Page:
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Cowboy steak with Texas grilled potatoes photographed in Toronto on May 24, 2013 for Lucy Waverman's Style column. (Deborah Baic/The Globe and Mail) Some researchers say meat is often associated with maleness, others say it symbolizes wealth while others connect it to sex.

Deborah Baic/The Globe and Mail

Vegetarianism and veganism have attained a kind of rarefied status, counting Mike Tyson, Betty White and Miley Cyrus as adherents. Yet, as science journalist Marta Zaraska reveals in her new book Meathooked: The History and Science of Our 2.5-Million-Year Obsession with Meat, the rate of practising meat-abstainers isn't much higher than it was 50 years ago.

The Globe and Mail spoke to Zaraska about why we persist in being carnivores, despite knowing that it's terrible for the environment and not great for our personal health.

What was the germ of the idea for this book?

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Meat is a very emotional subject. I wanted to investigate precisely why.

What did you discover along the way that you didn't expect?

The main thing is that giving up meat is much more difficult than I previously assumed for most people and that there are good reasons for that. There are reasons rooted in our genetics – some of us actually have genes that make us more likely to eat a lot of meat – as well as in our culture, in history, in our psychology, in the way our minds operate, in marketing of the meat industry … so many different ways meat keeps us hooked.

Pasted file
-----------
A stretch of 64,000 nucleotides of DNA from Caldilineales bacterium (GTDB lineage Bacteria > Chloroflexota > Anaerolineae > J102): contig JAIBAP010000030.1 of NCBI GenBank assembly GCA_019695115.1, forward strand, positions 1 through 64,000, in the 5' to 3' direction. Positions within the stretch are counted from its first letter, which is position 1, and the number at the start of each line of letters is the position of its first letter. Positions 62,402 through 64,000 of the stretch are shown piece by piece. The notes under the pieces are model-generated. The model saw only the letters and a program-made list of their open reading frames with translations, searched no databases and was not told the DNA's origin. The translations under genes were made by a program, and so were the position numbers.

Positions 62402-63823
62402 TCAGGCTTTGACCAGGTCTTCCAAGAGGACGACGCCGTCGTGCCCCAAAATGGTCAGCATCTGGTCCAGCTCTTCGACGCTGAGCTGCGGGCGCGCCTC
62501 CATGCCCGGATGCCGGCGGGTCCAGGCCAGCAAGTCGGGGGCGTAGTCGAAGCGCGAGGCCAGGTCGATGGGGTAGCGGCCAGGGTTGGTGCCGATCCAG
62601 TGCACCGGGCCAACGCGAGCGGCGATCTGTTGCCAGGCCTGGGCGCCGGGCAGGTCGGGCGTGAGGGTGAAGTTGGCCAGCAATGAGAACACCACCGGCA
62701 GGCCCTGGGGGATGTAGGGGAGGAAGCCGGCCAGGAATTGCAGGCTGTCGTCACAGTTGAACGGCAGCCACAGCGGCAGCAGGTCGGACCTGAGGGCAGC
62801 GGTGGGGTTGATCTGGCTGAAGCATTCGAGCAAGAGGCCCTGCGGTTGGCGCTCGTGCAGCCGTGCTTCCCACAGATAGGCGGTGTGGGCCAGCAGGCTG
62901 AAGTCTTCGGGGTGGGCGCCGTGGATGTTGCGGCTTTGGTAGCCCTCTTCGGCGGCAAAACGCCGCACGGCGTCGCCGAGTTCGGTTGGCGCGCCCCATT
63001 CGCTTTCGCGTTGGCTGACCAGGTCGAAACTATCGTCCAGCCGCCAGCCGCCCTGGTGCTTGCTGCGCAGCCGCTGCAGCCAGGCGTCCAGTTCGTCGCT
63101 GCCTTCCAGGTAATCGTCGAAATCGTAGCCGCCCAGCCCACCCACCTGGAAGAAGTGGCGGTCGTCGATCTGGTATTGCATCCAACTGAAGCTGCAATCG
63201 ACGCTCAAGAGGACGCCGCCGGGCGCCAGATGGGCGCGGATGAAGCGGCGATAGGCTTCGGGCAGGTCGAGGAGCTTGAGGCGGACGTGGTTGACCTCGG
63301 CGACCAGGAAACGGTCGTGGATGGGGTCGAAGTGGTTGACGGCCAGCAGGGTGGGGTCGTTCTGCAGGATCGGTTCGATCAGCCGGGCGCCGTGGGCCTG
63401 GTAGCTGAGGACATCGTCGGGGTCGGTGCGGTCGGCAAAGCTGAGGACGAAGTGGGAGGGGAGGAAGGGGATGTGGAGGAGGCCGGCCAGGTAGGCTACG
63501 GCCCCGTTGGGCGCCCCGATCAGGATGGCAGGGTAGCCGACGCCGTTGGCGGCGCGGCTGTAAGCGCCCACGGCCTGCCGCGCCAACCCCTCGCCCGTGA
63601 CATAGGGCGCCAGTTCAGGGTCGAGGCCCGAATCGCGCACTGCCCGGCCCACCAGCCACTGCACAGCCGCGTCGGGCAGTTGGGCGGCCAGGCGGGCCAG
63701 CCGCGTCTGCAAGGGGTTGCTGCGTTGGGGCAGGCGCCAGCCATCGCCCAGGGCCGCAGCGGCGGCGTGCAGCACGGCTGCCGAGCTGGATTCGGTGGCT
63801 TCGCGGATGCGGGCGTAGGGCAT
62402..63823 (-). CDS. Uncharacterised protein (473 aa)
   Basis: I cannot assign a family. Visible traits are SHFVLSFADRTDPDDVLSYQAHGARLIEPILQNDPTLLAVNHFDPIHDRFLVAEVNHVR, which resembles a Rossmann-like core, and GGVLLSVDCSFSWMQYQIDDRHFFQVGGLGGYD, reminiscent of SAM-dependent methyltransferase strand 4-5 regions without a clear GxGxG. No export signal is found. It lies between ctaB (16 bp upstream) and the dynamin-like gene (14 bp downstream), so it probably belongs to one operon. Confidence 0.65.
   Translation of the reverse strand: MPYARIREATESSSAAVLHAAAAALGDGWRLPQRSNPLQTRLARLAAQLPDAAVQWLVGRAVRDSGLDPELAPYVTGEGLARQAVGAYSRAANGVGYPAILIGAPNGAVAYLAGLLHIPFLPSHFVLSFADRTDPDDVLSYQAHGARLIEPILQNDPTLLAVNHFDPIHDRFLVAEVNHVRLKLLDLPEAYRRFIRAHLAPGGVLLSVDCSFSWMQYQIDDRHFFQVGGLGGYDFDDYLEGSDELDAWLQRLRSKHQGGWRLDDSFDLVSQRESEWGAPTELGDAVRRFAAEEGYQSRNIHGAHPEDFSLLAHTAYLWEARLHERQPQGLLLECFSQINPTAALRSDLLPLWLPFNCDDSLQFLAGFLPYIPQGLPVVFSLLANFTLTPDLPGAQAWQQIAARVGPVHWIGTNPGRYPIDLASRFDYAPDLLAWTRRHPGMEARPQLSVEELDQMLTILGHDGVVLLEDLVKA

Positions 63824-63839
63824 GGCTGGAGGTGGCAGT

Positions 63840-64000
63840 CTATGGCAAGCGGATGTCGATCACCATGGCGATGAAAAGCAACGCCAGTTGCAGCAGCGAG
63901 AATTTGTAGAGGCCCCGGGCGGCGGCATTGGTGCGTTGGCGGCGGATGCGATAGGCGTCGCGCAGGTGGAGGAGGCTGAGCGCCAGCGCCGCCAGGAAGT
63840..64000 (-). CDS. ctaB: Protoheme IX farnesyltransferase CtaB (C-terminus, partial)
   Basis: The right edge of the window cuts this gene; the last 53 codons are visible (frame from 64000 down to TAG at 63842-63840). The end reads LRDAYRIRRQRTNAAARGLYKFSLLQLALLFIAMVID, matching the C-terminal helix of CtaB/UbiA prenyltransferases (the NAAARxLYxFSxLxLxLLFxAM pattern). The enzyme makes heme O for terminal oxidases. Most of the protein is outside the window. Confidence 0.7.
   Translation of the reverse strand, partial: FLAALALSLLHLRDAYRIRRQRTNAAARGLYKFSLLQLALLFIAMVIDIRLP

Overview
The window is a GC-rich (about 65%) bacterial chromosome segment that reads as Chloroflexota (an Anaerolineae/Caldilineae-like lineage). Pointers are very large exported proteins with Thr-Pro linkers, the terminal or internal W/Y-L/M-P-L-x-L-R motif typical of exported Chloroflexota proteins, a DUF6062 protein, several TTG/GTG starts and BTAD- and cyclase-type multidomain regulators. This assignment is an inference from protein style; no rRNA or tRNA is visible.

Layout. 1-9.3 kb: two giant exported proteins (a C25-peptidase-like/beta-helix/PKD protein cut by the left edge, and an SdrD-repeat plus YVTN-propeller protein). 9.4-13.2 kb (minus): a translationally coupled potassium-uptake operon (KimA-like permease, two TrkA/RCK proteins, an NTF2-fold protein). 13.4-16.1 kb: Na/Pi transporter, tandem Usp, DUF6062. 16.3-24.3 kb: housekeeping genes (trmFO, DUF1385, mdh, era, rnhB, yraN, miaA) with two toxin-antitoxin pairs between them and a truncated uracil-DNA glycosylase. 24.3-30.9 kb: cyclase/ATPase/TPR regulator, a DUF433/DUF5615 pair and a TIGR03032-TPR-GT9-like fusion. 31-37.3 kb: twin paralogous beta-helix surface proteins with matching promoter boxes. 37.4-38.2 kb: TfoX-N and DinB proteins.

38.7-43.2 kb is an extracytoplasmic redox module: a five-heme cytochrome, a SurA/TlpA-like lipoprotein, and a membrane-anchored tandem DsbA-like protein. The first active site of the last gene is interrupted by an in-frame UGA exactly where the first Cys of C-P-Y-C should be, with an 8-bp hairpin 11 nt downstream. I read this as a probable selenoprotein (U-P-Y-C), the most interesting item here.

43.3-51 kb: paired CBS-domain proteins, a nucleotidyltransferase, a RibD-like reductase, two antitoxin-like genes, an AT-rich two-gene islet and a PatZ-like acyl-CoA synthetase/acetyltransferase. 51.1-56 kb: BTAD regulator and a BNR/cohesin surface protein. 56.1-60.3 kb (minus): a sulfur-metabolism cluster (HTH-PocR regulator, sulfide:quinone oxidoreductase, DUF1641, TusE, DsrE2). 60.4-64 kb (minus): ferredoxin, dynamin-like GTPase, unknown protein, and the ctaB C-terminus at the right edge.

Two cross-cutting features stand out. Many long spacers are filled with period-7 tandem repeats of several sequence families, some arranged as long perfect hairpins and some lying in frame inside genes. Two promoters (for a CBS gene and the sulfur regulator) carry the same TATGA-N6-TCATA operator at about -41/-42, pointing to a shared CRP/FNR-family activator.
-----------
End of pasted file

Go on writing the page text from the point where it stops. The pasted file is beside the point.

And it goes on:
Is there something biological about our craving?

Studies have shown that if about 15 per cent of calories in our diet don't come from protein, we start craving it. Although, of course, there are perfect plant sources of protein we could use to satisfy these cravings, most people still think of meat as the one and only source of "real" protein. That's a myth that goes back to 19th-century Germany and that just refuses to die.

What about the power of the meat industry?

A "check-off" is the tax-like levy that farmers have to pay, for example, per head of cattle. In Canada it's $1 per head of animals sold. The beef industry uses this money to promote meat-eating – to run ads and sponsor research and so on. From the perspective of the consumer, it means there's a lot of money to be used for advertising.

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The American [meat] industries often sponsor research studies. These then get picked up by journalists, whether from the United States or from Canada, who write stories and headlines based on such research, assuming it's trustworthy and impartial. But that's not necessarily the case.

What do you make of the more meat-heavy Paleo diet trend?

There wasn't just one Paleolithic diet. Some people close to the North Pole ate enormous amounts of meat, while some others, some hunter-gatherer tribes, ate barely any meat at all. Which Paleolithic was more Paleolithic? That's the first and foremost thing for me. And then why not other times in our species history? We've evolved for a very long time, so why Paleolithic? And then next, contrary to what many Paleolithic-diet gurus say, our bodies actually have evolved since the industrial revolution and we are evolving faster than we have evolved before.